by Daniel Hathaway
CWRU music professor Ross W. Duffin has made his name as a scholar in several fields, among them, fifteenth-century Franco-Flemish music, English music of the Jacobean period and the study of historical tuning systems.
Recently, though, he’s become fascinated with early American music, a subject he’ll explore with the professional singers of Quire Cleveland in “The Land of Harmony: American Choral Gems from The Bay Psalm Book to Amy Beach,” to be presented at Christ Episcopal Church in Shaker Heights on Saturday, April 5 at 7:30 pm and repeated at Historic St. Peter’s Church in downtown Cleveland on Sunday, April 6 at 4 pm.
It all started when Duffin added early American carols by William Billings to Quire’s Christmas carol programs. “The singers mentioned how much they enjoyed that repertory,” Duffin said on the phone, “Billings just permeates you for hours afterward. It’s infectious music, primitive by European standards, but the directness of emotion is wonderful for singers and audiences.”
Billings led Duffin to explore other early American choral artifacts. “I started collecting. It turned out to be a fun project. There are so many unknown pieces that deserve to be known.”
The program begins with a piece everybody thinks they know, The Star-Spangled Banner, but Duffin has news for you about that. Our National Anthem was invented in 1814 when Francis Scott Key’s verse was set to the tune of a three-voice British glee by John Stafford Smith, To Anacreon in Heaven, but Duffin noted that “there are no choral arrangements of it until the mid-nineteenth century. And to my surprise, there are four stanzas in the original.” Duffin made a new four-part choral arrangement drawing both on a solo song version with accompaniment and the original glee, and in good time for the anthem’s 200th Birthday on September 12. His arrangement will be available for download from a University of Michigan website dedicated to “Star-Spangled Banner Day”. And you can hear Quire sing all four stanzas of the song this weekend.
Another surprise Duffin happened across was an 1869 National Peace Jubilee in Boston organized by the Irish bandleader Patrick Gilmore to commemorate the end of the Civil War. “The centerpiece was a Hymn to Peace commissioned from Oliver Wendell Holmes — they wanted Longfellow but he was abroad — and set to music by a German composer, Matthias Keller. It was performed by 10,000 singers and a thousand-member orchestra (below). Only a single copy of the music survives at Brown University.” The piece will be more modestly but perhaps no less thrillingly presented this weekend by Quire’s twenty-one singers.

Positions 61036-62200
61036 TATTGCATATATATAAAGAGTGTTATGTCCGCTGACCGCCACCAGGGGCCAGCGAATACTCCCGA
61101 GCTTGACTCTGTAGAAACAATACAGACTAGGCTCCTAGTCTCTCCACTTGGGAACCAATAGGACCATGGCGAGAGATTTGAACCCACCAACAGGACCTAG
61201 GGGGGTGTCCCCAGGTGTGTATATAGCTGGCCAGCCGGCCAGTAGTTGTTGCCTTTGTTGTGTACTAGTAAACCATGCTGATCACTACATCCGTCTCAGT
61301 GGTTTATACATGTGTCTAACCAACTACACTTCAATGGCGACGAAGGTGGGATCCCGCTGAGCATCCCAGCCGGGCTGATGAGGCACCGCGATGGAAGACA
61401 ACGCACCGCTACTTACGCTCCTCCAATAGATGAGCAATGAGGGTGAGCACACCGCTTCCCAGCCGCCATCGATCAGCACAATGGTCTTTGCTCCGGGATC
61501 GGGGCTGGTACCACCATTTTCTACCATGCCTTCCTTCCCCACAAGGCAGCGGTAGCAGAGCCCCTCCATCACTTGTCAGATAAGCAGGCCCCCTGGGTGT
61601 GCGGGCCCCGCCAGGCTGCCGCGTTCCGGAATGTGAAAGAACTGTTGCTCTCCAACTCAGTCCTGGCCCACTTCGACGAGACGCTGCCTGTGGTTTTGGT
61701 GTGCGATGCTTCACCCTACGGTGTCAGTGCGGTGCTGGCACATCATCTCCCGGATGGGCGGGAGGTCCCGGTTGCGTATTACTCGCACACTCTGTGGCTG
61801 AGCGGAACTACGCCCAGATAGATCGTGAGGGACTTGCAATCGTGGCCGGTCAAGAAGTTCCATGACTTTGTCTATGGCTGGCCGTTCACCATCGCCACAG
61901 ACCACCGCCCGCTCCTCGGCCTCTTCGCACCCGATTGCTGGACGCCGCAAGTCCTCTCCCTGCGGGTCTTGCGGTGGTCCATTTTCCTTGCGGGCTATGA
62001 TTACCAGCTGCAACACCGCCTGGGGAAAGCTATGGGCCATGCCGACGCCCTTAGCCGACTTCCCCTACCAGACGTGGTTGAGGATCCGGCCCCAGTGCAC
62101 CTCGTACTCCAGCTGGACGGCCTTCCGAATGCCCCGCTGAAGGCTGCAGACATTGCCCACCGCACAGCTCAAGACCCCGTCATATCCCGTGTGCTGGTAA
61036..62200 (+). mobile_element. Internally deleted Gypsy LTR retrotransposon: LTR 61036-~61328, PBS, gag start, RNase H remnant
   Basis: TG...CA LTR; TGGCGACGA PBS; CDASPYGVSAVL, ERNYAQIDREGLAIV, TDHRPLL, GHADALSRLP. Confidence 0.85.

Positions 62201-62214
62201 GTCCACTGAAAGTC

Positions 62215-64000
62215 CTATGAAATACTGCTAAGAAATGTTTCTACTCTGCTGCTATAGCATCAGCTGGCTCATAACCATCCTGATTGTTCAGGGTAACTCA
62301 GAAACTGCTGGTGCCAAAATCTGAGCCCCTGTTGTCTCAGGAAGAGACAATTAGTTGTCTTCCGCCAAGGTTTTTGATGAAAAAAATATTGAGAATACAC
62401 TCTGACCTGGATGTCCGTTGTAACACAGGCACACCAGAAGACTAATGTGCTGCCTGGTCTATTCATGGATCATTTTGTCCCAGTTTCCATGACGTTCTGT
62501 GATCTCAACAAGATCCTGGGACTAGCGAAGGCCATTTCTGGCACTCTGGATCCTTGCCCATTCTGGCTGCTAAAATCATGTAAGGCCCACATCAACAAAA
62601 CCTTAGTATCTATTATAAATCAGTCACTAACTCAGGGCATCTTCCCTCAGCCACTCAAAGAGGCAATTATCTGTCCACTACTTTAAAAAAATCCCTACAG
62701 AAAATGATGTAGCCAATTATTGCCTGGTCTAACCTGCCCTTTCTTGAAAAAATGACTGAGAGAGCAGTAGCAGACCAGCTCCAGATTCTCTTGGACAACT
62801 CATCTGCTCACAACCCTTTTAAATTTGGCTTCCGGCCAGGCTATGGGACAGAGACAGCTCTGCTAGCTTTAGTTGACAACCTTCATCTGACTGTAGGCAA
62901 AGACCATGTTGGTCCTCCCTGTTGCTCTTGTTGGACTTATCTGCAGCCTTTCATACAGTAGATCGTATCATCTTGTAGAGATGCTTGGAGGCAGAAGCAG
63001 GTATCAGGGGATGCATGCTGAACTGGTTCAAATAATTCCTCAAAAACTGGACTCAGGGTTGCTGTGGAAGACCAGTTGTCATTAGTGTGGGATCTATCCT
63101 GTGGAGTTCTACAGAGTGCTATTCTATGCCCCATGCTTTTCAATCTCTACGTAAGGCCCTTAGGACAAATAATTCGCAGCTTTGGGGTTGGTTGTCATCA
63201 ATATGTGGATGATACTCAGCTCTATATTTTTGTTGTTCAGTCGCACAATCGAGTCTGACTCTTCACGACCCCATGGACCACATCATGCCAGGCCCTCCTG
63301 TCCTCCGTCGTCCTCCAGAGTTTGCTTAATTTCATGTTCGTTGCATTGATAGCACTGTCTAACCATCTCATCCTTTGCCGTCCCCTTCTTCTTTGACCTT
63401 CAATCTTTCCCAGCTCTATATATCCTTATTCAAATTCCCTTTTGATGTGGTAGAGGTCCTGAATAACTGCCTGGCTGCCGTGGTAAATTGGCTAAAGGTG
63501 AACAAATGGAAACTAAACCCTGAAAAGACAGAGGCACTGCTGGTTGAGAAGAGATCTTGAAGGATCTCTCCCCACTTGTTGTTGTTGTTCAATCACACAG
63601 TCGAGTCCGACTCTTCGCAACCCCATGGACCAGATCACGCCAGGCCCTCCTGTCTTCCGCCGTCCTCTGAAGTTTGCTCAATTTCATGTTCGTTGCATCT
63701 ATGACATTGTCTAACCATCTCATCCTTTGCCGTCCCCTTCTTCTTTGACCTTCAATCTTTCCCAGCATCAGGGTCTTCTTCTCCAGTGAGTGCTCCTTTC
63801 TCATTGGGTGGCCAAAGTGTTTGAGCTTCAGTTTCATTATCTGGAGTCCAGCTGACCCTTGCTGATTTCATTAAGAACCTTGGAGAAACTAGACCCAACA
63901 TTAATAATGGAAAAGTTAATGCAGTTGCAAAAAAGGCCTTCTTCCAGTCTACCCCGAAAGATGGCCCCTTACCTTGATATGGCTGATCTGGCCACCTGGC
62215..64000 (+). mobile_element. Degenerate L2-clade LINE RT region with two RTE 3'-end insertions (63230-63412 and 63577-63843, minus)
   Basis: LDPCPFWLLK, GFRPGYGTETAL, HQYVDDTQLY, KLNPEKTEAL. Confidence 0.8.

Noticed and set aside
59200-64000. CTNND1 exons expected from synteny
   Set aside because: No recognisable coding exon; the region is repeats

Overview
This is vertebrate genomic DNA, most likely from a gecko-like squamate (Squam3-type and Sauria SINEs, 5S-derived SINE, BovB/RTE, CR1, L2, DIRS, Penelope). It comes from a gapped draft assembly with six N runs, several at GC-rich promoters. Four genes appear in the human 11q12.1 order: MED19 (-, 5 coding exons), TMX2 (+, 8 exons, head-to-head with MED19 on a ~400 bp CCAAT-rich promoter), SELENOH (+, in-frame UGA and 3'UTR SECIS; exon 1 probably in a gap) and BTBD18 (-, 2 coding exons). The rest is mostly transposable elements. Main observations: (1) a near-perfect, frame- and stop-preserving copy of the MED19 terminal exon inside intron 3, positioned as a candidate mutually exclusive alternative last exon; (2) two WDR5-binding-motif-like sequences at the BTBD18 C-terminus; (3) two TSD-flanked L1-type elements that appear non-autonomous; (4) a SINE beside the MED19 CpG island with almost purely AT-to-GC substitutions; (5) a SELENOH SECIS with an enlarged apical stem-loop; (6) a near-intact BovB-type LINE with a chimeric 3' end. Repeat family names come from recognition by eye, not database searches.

Another surprise was lurking closer to home. In digging around a Library of Congress choral music site, Duffin came across one Patty Stair, a Cleveland native and Hathaway Brown School alumna who was active in many local musical circles. “She was a buddy of Adella Prentiss Hughes and taught at the institutions that later became CIM and CWRU. She wrote beautiful, charming choral music. We’ll be singing two of her pieces, one for women’s voices and one for men.”
Also on the program is a pair of psalms from the Puritan Bay Psalm Book, the first book published in the British colonies; the original, three-voice version of Amazing Grace from 1847; Stephen Foster’s Come, where my love lies dreaming, which Duffin notes was written after his mother died and was played by a band when Foster himself passed on; R. Nathaniel Dett’s Don’t be weary, traveler, “which uses the commonplaces of the spiritual in a very sophisticated way”; and works by Mrs. H.H.A. (Amy) Beach (the first woman to join ASCAP), Dudley Buck and Edward MacDowell — the latter writing for some unexplained reason under the pseudonym of Edgar Thorn.
The program that has resulted from Duffin’s research is both historically interesting and musically engaging. “There were so many discoveries,” Duffin said. “The settings are absolutely charming. It’s neat that we found these pieces, and even neater that it all turns out to be wonderful music.”
Published on ClevelandClassical.com April 1, 2014
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